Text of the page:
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Asia-Pacific Journal Subscription Drive July 2019

With tensions between the US and China at fever pitch in the era of Donald Trump, with mounting conflict between the US and Korea, between China and the nations of the South China Sea, and between Okinawa and the US-Japan, APJ is a vital resource. The media has treated the primary conflicts as economic and financial, but they are deeply intertwined with geopolitical conflicts that could easily lead to war including nuclear war.

APJ has no corporate, foundation or university angel, so our ability to publish relies heavily on our core supporters.

We come to you twice a year to request the financial support that allows us to provide APJ free to our 22,000 regular readers and thousands of others around the world who receive the journal as subscribers or via Facebook or Twitter. The journal is strong and growing. We need support to publish and to maintain it free to global readers.

If you value the journal, please go to our homepage http://apjjf.org/Subscribe where you can both subscribe to our semi-monthly Newsletter and contribute (tax free) via Paypal or credit card.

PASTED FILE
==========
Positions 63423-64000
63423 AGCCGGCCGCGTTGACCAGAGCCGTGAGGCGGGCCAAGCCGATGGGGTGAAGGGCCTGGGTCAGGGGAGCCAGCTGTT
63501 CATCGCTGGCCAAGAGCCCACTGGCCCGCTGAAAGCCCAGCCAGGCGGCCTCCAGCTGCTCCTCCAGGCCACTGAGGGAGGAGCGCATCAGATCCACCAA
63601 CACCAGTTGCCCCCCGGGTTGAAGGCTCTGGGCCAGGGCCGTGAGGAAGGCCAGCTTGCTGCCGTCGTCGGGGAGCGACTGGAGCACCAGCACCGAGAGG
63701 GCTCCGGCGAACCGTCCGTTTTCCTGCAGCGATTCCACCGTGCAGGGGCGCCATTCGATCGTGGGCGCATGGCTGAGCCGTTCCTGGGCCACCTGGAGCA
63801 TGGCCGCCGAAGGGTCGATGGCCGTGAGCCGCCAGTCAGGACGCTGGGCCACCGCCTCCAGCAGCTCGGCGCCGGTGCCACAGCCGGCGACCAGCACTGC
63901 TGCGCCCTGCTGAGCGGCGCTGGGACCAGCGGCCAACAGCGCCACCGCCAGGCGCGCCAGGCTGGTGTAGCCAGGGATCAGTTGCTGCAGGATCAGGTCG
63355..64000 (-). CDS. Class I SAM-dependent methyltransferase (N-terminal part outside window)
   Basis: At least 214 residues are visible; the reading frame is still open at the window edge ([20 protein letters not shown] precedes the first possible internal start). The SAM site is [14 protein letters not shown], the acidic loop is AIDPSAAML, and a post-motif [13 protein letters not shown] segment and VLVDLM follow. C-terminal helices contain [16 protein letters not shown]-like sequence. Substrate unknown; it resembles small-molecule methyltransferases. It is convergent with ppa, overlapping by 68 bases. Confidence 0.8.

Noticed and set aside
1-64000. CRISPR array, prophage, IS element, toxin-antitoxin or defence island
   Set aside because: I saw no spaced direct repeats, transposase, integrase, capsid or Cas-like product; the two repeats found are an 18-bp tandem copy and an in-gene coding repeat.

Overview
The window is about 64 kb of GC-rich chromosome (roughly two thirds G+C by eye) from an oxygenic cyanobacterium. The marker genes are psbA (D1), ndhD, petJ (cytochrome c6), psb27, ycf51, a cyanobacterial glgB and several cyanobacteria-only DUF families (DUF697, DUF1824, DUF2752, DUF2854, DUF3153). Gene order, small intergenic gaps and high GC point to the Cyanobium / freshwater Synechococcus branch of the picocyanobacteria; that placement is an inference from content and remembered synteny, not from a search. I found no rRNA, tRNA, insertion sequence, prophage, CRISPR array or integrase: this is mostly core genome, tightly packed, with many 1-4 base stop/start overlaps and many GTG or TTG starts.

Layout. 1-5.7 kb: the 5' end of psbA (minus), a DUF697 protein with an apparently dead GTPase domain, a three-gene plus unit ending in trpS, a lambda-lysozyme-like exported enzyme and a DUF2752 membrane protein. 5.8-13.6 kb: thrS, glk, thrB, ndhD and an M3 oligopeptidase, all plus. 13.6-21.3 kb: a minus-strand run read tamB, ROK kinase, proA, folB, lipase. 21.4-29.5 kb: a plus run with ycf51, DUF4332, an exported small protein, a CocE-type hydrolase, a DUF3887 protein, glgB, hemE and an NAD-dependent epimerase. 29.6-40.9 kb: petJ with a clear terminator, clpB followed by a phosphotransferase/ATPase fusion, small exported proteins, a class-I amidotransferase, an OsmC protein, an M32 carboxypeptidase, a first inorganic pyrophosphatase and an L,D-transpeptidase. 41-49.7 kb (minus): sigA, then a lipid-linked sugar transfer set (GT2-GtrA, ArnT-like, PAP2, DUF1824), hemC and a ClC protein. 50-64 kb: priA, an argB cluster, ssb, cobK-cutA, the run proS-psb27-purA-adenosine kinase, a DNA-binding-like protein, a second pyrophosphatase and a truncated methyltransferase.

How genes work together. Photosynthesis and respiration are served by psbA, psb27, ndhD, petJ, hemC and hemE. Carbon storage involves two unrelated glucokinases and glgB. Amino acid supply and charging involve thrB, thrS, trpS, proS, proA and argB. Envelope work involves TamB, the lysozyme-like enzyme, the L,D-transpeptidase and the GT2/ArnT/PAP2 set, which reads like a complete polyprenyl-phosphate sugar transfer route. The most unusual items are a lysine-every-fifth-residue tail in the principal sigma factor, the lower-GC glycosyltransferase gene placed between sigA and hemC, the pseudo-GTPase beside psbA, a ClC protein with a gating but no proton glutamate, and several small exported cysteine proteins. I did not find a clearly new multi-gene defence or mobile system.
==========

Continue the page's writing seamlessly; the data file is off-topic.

All contributions are welcome. But we need support in the range of $100-500-1,000 to maintain the site toward our annual goal of $12,000. We're $2,800 toward our goal. Thank you for your support. This drive will end in early August ... but it's not too late to contribute.

The Editors

Articles by Tomoe Otsuki

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Tomoe Otsuki is a PhD candidate in the Ontario Institute for Studies in Education, University of Toronto. Her research focuses on cultural memory, pedagogical remembrance of traumatic memory and history education in East Asia. She is the author of “Ghostly Remnants of the Urakami Cathedral in Itaru Takahara’s Photographs” in The Volta (2015) and “A Point of Connection through Transnational History Textbooks? An Examination of History that Opens the Future, the Joint History Textbook Initiative of China, Japan and South Korea” in Education, Conflict and Development (2011). She is currently working on a dissertation on “Nagasaki’s Atomic Bomb Memory and Politics of Sacrifice, Forgiveness and Reconciliation.”